Confessions of an Auto Finance Manager -

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Confessions of an Auto Finance Manager

A Former F&I Guy Explains How He Did



Part 2: Tricks of the Trade

The office for my new job was in a mobile home parked at the back of the car lot. It can look inconspicuous, but what goes on in the F&I office is the lifeblood of the car business. Before you enter the finance office, a car deal has really just been a lot of talk. But in F&I, all the verbal promises are put in writing, the customer signs and the contract legally binds the buyer to make all the payments.

Dave, who ran the finance office at my new job, wasn't the stereotype of the sneaky F&I guy. He had a good sense of humor and was very relaxed with his customers: a little too relaxed, I thought. If he just pushed a little harder it seemed he could've sold a lot more products.

In the beginning, I just sat in the back of the room while Dave handled the customers. Meanwhile, I got to observe Dave's sales techniques, such as the way he started the F&I process.

Setting the Tone
Dave would usually glance down at the contract and then look up at the customer and say, "Oh! So you're the folks who bought that black Suburban. Man, that's such an awesome car!"

What he was doing was showing the customer that he cared about their purchase and shared their excitement, as if they were on the same team.

This opening was important because it set the right tone. Often they had been test-driving and negotiating all afternoon and, basically, they just wanted to get the hell out of there. So Dave had to refocus them on the excitement of the new car so he could sell them a slew of additional things.

Most salesmen know that once a customer starts saying yes, it's easy to keep them saying yes to other things. We called this being in the "yes mode," and we tried our best to exploit it.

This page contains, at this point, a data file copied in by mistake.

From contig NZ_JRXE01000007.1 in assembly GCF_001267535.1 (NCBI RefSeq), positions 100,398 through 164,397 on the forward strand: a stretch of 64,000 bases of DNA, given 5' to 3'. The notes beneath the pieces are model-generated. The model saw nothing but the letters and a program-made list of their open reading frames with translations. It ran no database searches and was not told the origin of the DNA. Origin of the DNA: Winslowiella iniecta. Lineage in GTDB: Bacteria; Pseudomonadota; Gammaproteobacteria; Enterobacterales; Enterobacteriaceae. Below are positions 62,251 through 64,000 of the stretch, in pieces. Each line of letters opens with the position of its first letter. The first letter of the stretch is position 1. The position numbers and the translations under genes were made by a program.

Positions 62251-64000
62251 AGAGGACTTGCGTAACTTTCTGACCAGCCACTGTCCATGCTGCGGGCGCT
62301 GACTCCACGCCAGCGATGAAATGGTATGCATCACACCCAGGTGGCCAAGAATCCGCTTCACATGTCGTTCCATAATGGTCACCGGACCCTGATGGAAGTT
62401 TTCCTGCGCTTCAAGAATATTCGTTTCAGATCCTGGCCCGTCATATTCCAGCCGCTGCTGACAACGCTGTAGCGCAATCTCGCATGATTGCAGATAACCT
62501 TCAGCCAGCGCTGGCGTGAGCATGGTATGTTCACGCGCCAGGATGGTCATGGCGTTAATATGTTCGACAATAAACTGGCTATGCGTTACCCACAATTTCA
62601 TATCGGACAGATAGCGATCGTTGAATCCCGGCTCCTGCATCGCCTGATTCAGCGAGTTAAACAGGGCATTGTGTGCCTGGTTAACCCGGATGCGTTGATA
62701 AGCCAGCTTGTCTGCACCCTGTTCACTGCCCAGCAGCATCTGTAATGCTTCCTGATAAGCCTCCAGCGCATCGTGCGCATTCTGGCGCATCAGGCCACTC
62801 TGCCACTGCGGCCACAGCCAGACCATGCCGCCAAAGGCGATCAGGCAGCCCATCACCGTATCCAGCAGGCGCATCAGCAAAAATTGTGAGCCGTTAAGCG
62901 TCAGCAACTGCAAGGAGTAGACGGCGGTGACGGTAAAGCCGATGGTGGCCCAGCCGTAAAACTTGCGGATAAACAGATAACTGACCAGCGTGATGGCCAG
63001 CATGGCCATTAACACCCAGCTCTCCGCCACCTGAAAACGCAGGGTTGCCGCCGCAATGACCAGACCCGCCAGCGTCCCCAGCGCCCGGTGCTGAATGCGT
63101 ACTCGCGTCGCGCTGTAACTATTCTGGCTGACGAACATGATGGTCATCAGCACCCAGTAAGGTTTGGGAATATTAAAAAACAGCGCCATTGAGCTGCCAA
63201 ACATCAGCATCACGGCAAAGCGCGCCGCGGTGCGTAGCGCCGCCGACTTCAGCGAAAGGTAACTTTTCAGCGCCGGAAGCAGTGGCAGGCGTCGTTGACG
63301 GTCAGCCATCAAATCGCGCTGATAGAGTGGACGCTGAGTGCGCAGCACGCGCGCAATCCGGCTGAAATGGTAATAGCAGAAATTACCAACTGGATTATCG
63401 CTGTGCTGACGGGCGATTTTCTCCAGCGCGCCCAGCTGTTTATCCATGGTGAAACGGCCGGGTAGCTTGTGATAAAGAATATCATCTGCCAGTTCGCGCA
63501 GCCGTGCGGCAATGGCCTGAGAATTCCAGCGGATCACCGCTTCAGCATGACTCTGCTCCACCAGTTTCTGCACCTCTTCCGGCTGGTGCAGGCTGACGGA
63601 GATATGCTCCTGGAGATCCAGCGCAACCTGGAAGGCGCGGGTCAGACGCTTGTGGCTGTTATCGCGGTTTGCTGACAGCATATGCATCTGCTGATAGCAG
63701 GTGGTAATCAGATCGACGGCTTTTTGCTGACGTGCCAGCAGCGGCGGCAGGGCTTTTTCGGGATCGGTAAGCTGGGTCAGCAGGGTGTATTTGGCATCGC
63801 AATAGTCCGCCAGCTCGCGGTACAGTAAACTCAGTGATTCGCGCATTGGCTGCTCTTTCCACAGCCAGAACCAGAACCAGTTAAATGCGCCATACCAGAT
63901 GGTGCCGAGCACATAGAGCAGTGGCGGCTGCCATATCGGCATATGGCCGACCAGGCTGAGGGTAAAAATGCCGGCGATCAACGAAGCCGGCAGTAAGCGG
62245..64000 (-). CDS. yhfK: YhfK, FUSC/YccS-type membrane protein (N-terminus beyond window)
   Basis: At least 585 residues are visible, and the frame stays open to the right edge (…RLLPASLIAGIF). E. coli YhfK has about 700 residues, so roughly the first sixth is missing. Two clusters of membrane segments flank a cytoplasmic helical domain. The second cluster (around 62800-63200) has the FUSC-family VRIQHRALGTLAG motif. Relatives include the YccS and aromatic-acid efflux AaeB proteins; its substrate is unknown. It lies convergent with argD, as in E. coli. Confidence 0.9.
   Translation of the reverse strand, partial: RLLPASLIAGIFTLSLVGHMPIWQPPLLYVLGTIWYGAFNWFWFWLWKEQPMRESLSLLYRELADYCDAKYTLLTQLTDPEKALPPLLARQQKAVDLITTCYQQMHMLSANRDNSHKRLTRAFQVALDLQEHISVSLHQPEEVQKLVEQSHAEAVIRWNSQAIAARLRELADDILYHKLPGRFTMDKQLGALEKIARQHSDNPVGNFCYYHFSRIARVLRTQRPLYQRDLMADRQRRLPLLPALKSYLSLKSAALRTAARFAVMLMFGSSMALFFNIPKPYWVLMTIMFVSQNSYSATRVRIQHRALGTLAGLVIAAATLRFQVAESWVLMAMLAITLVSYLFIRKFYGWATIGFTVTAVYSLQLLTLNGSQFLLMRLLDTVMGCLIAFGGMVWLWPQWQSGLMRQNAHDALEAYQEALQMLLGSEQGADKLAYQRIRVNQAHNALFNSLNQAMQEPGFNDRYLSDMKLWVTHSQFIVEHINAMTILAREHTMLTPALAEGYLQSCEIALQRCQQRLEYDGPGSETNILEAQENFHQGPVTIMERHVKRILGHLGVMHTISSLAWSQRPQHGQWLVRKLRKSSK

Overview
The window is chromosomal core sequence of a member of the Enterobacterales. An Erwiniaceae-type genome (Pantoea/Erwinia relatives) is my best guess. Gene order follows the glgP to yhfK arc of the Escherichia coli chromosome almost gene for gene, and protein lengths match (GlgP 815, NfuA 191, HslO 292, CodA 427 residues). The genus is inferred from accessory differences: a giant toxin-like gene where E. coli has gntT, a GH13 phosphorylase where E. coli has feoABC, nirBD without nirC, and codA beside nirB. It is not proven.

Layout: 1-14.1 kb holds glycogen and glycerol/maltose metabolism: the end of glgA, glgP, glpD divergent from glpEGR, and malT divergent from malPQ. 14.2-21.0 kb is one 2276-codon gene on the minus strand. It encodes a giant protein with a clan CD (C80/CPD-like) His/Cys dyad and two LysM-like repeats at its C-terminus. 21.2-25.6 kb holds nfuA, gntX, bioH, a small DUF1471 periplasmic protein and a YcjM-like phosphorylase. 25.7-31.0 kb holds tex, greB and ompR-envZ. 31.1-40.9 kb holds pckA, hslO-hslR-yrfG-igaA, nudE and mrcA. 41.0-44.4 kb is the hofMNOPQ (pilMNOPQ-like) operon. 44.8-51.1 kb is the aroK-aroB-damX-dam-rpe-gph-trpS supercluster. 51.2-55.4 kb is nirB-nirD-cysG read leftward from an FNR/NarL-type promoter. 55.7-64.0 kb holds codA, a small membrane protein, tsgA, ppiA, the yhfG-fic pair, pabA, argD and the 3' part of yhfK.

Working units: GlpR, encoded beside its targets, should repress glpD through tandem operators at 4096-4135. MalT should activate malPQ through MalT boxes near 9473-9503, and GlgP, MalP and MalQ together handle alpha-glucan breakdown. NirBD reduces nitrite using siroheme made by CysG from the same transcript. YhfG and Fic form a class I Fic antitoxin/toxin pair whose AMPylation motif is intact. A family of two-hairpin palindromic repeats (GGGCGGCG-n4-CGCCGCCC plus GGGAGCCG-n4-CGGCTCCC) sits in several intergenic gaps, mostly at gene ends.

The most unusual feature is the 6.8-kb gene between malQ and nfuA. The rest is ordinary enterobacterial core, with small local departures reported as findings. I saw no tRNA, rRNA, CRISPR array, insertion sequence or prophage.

Dave would start by asking the customer a question he knew they would say yes to, like: "Do you like this car?"

Obviously, they would say yes since they had just agreed to buy it.

"I bet you'll really enjoy taking this car on vacation."

Of course they said, "Yes."

So then he'd ask, "So I'm sure you'll want to buy an extended warranty to protect your investment?"

And they often said, "Yes."

Running F&I on My Own
After only 10 days of training, Dave went on vacation and left me in complete charge of all the finance work for the dealership. I was nervous because I wasn't detail-oriented. And a car deal involved dozens of documents, which I needed to get the customer to sign correctly in multiple places. And if you didn't get everything right, the DMV would reject it.

I made endless checklists to remind me to dot all the i's and cross the t's. But as I gained experience, I became more confident. I even decorated my office to make customers more comfortable. I put up pictures of the beach and some inspirational sayings: fun stuff to relax people.

The Flow of the Deal